What are You and Others You Hear from Willing to Pay for New Farming Technology?

Technology surrounds us and is often defined as: “the application of scientific knowledge for practical purposes, especially in industry” and “machinery and equipment developed from the application of scientific knowledge.” Whether by definition or experience, it’s clear that vegetable production requires a lot of technology. Hybrid varieties and clean lots of true-to-type seed, seed coatings and treatments, the many crop inputs (e.g., fertilizers, protectants), small and large pieces of machinery and equipment … the list is long and growing. Each technology growers rely on has its own characteristics and pros and cons of use. Therefore, it’s important to be clear on what you are willing to pay for a technology and what others (e.g., advisors, educators) say about it. Helping develop and people to use new technology effectively is a big part of my job. In recent years, I have tested and advised people on high tunnel, grafting, microbe-containing crop biostimulant, and other technologies. So, what growers like and dislike about these and other technologies and are willing to pay for them is important to me, too. Growers and others provide key information, sometimes in scientific reports. A report describing peoples’ perspectives on biodegradable mulch (BDM) caught my attention recently. It is useful in two ways. First, it includes important information on BDM, an emerging technology. Second, it can help guide similar evaluations of other technologies and, perhaps, products.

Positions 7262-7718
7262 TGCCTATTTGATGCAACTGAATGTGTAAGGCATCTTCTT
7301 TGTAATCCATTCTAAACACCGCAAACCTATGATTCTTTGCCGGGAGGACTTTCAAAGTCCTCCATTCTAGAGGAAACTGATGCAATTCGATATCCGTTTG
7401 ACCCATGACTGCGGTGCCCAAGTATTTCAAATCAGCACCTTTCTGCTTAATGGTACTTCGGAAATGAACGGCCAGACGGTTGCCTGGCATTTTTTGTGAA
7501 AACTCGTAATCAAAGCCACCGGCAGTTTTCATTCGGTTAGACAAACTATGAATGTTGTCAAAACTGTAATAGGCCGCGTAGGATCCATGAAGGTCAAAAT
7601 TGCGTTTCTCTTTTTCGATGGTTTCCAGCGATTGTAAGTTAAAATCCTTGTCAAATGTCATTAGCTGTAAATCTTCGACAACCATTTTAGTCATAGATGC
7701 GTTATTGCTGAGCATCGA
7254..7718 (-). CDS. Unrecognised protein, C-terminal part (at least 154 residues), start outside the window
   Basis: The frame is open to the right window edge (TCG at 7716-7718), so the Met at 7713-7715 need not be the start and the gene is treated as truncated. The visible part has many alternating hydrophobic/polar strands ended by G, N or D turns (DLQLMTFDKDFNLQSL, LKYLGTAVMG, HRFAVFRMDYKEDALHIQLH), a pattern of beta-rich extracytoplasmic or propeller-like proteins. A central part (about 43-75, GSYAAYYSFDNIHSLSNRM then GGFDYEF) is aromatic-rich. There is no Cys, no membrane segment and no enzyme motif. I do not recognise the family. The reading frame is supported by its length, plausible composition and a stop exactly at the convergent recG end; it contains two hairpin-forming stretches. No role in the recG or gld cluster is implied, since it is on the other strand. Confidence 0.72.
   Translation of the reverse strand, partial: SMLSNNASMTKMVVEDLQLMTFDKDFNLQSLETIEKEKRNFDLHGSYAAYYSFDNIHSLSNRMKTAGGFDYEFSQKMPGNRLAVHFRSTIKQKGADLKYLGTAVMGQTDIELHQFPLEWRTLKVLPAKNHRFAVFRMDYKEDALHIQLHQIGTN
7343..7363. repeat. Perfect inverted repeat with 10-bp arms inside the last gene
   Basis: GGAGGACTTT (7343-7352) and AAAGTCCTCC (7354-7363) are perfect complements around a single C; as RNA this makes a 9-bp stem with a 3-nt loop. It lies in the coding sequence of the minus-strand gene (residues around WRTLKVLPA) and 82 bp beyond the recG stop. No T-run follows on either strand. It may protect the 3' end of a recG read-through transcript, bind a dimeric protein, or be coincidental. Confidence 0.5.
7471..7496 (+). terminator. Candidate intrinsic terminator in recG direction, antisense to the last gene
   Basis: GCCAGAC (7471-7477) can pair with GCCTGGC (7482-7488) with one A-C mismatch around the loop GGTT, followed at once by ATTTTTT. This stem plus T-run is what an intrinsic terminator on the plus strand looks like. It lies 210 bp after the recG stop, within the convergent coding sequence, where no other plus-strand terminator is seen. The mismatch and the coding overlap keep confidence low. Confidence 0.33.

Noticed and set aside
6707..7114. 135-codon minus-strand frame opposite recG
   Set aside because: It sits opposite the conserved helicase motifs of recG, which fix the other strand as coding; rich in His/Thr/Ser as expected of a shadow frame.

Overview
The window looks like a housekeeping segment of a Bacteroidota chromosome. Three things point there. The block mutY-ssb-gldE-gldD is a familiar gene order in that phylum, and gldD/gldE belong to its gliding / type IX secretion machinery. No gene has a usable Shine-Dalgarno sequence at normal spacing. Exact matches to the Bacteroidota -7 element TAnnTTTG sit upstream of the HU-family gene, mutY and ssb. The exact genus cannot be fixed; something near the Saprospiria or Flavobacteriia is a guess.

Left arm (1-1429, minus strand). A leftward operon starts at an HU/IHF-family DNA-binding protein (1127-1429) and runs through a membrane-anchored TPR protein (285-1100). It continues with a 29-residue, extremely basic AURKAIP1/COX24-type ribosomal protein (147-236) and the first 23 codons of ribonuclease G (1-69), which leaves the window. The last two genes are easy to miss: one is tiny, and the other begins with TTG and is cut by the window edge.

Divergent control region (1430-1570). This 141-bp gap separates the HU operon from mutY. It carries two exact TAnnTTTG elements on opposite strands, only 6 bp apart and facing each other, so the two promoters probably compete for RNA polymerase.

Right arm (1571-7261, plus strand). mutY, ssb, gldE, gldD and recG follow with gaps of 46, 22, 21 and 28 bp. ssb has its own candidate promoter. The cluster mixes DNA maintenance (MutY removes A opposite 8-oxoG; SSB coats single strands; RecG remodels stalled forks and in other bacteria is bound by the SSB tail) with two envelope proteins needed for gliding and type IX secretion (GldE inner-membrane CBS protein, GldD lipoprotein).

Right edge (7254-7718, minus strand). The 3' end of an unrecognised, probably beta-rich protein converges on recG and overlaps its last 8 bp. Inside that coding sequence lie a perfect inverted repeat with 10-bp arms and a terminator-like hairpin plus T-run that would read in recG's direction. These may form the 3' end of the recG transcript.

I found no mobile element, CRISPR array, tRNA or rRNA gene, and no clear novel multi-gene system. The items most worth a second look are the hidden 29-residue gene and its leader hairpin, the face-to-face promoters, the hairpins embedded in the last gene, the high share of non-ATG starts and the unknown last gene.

The report was published by a team of investigators led by Kuan-Ju Chen (University of Guam) and including partners at Washington State University, Colorado State University, and Massey University (New Zealand). The report is available at https://doi.org/10.21273/HORTTECH04518-20 or from Dr. Chen or me by request.